It’s hard not to think about Donald Tsang after his brother and a protege made the news these past few days.
The former Hong Kong chief executive has been keeping his head down while government prosecutors decide whether or not to press corruption charges against him.
Tsang, who stepped down three years ago, might show up at the official July 1 handover anniversary celebration but he won’t be the same man.
Certainly not the kind of man his handpicked finance minister, John Tsang, emerged yesterday after a hearty handshake with President Xi Jinping at the launch of the Asian Infrastructure Investment Bank (AIIB) in Beijing.
Donald Tsang knows the significance of a presidential handshake.
In 2005, he shook hands for 11 seconds with then President Hu Jintao and got the job as Hong Kong chief executive for seven years.
Tsang’s predecessor, Tung Chee-hwa, sealed the deal with a handshake from former Chinese leader Jiang Zemin.
John Tsang, No. 3 in the government of Leung Chun-ying, is the most popular public official by virtue of his prudent approach to Hong Kong’s finances.
Sometimes, his policies are at odds with those of his boss, which have only served to boost his stock in the public mind.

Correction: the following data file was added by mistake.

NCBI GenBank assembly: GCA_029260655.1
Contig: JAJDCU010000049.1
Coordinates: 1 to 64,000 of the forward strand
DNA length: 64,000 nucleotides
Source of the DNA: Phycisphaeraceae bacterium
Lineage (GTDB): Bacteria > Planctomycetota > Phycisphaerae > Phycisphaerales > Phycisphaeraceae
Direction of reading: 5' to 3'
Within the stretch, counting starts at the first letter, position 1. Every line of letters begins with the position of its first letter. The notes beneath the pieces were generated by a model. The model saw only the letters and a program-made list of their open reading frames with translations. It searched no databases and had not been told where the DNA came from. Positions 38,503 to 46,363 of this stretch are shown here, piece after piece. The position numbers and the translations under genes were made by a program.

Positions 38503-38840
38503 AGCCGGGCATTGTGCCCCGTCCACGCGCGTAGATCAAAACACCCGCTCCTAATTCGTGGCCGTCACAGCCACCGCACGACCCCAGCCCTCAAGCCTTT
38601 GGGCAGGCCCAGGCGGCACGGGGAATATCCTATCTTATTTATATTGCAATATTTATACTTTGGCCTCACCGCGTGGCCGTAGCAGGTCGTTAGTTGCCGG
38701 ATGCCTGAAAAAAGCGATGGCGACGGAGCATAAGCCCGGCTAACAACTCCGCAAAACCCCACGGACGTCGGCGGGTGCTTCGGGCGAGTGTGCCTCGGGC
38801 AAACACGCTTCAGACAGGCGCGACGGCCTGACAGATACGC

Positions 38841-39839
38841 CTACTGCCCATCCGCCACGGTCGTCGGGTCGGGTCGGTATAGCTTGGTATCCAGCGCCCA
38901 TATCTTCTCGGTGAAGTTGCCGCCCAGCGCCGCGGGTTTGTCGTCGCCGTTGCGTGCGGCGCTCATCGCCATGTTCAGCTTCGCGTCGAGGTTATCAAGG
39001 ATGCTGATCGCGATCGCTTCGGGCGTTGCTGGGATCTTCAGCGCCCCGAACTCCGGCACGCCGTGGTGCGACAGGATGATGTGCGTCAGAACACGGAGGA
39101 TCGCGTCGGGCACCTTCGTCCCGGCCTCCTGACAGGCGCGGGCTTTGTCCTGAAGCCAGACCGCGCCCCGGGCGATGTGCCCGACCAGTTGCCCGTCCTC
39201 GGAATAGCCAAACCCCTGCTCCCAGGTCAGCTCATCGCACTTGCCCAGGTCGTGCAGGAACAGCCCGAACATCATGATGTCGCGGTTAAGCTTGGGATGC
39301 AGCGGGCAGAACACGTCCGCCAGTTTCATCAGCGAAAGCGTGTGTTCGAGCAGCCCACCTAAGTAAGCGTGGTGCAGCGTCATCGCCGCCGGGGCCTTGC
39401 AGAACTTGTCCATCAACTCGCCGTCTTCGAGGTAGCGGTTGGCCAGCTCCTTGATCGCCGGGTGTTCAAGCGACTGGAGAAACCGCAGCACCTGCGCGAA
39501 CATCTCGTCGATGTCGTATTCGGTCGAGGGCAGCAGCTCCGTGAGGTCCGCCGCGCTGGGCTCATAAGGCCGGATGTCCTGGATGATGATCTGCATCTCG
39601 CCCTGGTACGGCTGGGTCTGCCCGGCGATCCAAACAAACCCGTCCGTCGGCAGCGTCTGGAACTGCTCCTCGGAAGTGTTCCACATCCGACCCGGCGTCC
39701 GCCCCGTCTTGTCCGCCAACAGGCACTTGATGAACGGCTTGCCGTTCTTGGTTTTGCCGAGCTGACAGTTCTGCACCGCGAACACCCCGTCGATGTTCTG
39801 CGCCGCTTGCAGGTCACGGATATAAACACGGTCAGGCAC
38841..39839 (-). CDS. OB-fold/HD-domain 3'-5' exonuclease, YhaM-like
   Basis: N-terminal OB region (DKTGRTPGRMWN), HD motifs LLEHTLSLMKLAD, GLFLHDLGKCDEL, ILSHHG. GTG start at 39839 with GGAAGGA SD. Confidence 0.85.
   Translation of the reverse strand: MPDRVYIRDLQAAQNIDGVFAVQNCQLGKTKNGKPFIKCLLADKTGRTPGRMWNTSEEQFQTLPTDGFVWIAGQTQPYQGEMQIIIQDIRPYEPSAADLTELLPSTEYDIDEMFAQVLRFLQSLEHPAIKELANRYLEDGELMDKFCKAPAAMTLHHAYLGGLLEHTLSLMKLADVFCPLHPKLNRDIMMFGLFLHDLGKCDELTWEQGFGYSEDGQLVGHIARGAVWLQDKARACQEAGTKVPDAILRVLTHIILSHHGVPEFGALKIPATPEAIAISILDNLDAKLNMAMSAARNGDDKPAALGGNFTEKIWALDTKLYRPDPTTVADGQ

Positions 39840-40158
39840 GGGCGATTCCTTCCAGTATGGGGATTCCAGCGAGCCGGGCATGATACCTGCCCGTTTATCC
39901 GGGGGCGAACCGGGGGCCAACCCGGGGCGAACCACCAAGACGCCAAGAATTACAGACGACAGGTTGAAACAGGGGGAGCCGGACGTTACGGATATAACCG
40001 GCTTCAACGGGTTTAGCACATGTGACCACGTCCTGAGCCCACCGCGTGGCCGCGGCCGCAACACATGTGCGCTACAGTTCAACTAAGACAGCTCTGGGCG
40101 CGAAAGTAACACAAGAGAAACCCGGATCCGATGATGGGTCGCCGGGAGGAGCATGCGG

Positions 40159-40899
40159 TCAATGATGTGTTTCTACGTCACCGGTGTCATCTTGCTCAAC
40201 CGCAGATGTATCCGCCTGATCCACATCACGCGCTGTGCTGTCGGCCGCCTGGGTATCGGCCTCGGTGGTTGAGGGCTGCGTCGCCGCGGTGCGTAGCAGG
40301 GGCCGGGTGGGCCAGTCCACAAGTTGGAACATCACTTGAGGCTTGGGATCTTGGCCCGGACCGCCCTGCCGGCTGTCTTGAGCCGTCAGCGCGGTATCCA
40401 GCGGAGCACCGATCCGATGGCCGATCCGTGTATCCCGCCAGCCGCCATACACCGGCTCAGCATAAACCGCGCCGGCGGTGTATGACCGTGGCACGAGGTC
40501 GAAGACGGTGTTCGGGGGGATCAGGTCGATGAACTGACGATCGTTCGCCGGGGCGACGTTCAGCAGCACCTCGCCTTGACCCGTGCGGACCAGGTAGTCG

Donald Tsang will be remembered perhaps not for his lackluster administration but for apparently getting his hands dirty near the end of his term.
He stands accused of accepting advantages for wealthy patrons including a vastly discounted rent on a luxury Shenzhen flat and use of private jets and yachts.
By the end of September, he should know if he has a corruption case to answer.
Yesterday, Tsang’s younger brother, Tsang Yim-pui, 68, was appointed chief executive of NWS Holdings after serving the infrastructure and transport fkagship of tycoon Cheng Yu-tung for 10 years.
Unlike his brother, Donald Tsang did not work in the private sector or for a tycoon after he retired in 2012. He had been a medicine salesman before joining the government.
The younger Tsang, a former police commissioner and a 38-year veteran of the force, had worked in New World First Bus and New World Ferry.
He also served in China United International Rail Containers and Mapletree Investments in Singapore.
Tsang Yim-pui will receive about HK$11 million (US$1.42 million) in 2016 under his two-year contract.
In 2014, he made HK$8.75 million and got 180,000 shares of NWS valued at HK$2 million and another 3.7 million stock options.
Donald Tsang reportedly lives a quiet life in Yueng Long district, away from the spotlight, with his wife Selina.
A Hong Kong paper recently reported that he turned down a photo opportunity request from a boat cruise operator.
In the three years since he left office, Tsang has seen Hong Kong struggle with political and social turmoil under his unpopular successor.
We wonder what he would do under the present circumstances, or what he might have done differently in his time.
– Contact us at [email protected]